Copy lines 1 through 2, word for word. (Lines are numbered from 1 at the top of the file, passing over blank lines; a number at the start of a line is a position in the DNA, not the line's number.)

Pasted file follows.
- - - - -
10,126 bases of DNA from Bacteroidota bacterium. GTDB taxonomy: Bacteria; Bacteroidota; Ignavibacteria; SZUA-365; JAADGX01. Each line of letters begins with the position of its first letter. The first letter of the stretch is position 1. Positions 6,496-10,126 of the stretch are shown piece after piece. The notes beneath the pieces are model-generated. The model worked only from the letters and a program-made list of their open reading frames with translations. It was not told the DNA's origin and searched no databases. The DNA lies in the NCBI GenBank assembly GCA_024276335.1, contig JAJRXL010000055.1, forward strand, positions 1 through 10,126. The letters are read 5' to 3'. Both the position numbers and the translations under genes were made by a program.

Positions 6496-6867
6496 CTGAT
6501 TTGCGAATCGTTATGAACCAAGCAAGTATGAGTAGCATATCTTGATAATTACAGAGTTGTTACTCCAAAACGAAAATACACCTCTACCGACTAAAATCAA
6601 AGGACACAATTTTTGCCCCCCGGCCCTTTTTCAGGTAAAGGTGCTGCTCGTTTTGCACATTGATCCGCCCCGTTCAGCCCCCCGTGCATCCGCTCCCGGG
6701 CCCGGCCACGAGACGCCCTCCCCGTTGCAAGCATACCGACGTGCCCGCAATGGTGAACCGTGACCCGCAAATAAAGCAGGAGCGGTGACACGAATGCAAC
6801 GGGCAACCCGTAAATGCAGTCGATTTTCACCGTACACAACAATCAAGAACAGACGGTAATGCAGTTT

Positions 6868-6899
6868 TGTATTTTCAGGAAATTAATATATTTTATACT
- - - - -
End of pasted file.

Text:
10,126 bases of DNA from Bacteroidota bacterium. GTDB taxonomy: Bacteria; Bacteroidota; Ignavibacteria; SZUA-365; JAADGX01. Each line of letters begins with the position of its first letter. The first letter of the stretch is position 1. Positions 6,496-10,126 of the stretch are shown piece after piece. The notes beneath the pieces are model-generated. The model worked only from the letters and a program-made list of their open reading frames with translations. It was not told the DNA's origin and searched no databases. The DNA lies in the NCBI GenBank assembly GCA_024276335.1, contig JAJRXL010000055.1, forward strand, positions 1 through 10,126. The letters are read 5' to 3'. Both the position numbers and the translations under genes were made by a program.

Positions 6496-6867